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6.4.16

Cape Town - Penguin Colony at Boulders Beach

African penguin colony in Boulders Beach, Cape Town, South Africa

Boulders Beach is located half an hour ride away from Cape Town. Its pristine waters and amazing granite boulders are home to a colony of thousand endangered African Penguins that established a nesting colony there, back in 1982. 

Boulders Penguin Colony is part of the Table Mountain National Park Marine protected area, to make sure the population continues to have healthy growth. 

African penguin colony in Boulders Beach, Cape Town, South Africa
The best of visiting this site is the opportunity to observe penguins in their natural environment.
African penguin colony in Boulders Beach, Cape Town, South Africa
African penguin colony in Boulders Beach, Cape Town, South Africa
African penguin colony in Boulders Beach, Cape Town, South Africa
African penguin colony in Boulders Beach, Cape Town, South Africa

Penguins are very rare animals, for us living in the North hemisphere as you can see in the image below that highlights the coast line where penguins live.


Penguins are very good swimmers, but they cannot fly and struggle to walk as you can see in the video below.
African penguin colony in Boulders Beach, Cape Town, South Africa
African penguin colony in Boulders Beach, Cape Town, South Africa
African penguin colony in Boulders Beach, Cape Town, South Africa
African penguin colony in Boulders Beach, Cape Town, South Africa


The African penguin is monogamous, feeds on fish, squid and small crustaceans and seeks safety in numbers by breeding and hunting in group. When you are at the beach, it is fun to see couples of penguins walking side by side, from their nest in the mountain, down to clean down in the shallow water and onto the sea for some food. Penguins remain as a couple from the moment they reach sexual maturity until they die. In fact, there have been situations when activists were cleaning down animals affected by oil spills and maybe released them back to the wild at different moments, so they would see that the some would come back to the conservation centre and wait their, until their partner is ready.

African penguin colony in Boulders Beach, Cape Town, South Africa

They breed in colonies as this helps them protect their chicks from predators, like seagulls. A clutch of two eggs is laid in burrows dug in guano, or scrapes in the sand under boulders or bushes. They believe in equality and split incubation equally between both parents, during a total of 40 days. After the eggs hatch, one parent will always guard the chicks until about 30 days. This is important, to protect both chicks and eggs from predators like seagulls, which are not popular in the nesting site as you can see in the video. Upon that time, the chick will join a crèche with other chicks, so that mum and dad can go find food in the sea.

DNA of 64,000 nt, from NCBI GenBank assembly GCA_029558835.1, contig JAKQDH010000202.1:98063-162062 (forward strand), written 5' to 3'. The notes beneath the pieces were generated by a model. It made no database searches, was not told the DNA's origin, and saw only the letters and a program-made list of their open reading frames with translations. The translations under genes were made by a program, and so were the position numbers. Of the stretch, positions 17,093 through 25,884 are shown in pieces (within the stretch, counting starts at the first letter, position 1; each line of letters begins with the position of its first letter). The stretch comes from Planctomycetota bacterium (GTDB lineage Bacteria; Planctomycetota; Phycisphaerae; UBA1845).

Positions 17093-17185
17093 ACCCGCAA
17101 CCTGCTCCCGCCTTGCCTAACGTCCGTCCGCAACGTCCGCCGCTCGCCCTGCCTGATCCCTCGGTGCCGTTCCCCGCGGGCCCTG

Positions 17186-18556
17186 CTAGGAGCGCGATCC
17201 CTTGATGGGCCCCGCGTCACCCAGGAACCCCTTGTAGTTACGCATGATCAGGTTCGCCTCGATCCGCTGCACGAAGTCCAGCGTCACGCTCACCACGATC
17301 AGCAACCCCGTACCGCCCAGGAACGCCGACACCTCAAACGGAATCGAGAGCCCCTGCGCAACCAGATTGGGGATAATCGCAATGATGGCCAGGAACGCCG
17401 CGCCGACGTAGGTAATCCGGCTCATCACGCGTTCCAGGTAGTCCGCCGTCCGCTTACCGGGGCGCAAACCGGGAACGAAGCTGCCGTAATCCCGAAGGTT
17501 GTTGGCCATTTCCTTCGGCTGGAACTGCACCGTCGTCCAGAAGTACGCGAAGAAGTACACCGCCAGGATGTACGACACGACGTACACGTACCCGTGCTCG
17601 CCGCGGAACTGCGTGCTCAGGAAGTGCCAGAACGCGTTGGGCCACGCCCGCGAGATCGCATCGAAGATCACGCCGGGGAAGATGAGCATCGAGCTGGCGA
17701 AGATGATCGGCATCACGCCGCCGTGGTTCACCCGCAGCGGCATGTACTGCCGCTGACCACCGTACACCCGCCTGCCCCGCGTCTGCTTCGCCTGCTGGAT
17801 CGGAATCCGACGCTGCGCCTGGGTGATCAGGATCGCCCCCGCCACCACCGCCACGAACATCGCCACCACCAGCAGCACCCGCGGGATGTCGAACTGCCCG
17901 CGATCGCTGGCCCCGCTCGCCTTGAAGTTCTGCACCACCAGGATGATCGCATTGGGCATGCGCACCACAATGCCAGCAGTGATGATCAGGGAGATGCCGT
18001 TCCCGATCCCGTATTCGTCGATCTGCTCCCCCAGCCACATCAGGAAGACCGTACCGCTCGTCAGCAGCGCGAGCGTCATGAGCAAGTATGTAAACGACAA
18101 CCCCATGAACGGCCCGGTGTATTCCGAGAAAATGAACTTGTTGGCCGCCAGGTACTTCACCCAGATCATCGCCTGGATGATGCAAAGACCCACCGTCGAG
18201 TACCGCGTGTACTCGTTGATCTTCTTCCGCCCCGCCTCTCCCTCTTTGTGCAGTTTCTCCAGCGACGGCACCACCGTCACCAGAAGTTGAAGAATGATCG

African penguin colony in Boulders Beach, Cape Town, South Africa
African penguin colony in Boulders Beach, Cape Town, South Africa
Conservationists have place these artificial nests to support penguins on their nesting and breeding in the area.
African penguin colony in Boulders Beach, Cape Town, South Africa
Other penguins breed in the bushes right beside the beach and others, directly on the sand. Eggs or chicks, dad and mum are there to protect them until they are large enough to defend themselves from seagulls.
African penguin colony in Boulders Beach, Cape Town, South Africa
African penguin colony in Boulders Beach, Cape Town, South Africa
They will also feed them as they cannot swim with those feathers. In this close-up shots you can easily appreciate how tight, short and waterproof their feathers are. On the wings they look like some sort of neoprene but made by nature.
African penguin colony in Boulders Beach, Cape Town, South Africa
African penguin colony in Boulders Beach, Cape Town, South Africa

Chicks lose their down at 60 to 130 days - timing is highly impacted by quality and availability of food - and get some blue feathers. Then they will go to the sea and explore the area, to return after 12-22 months. At that time, they will lose the bluish feathers and get the back adult plumage.
African penguin colony in Boulders Beach, Cape Town, South Africa

Their average lifespan 10 to 27 years in the wild, up to 30 in captivity. A life that will be spent as a couple, isn't that a bit romantic?

Boulders Penguin Colony [WEB]
Tel: 021 786 2329
Email: tablemountain@sanparks.org
Entry Times:
· 7:00 – 19:30 (Dec – Jan)
· 8:00 – 18:30 (Feb – Mar / Oct – Nov)
· 8:00 – 17:00 (Apr – Sept)
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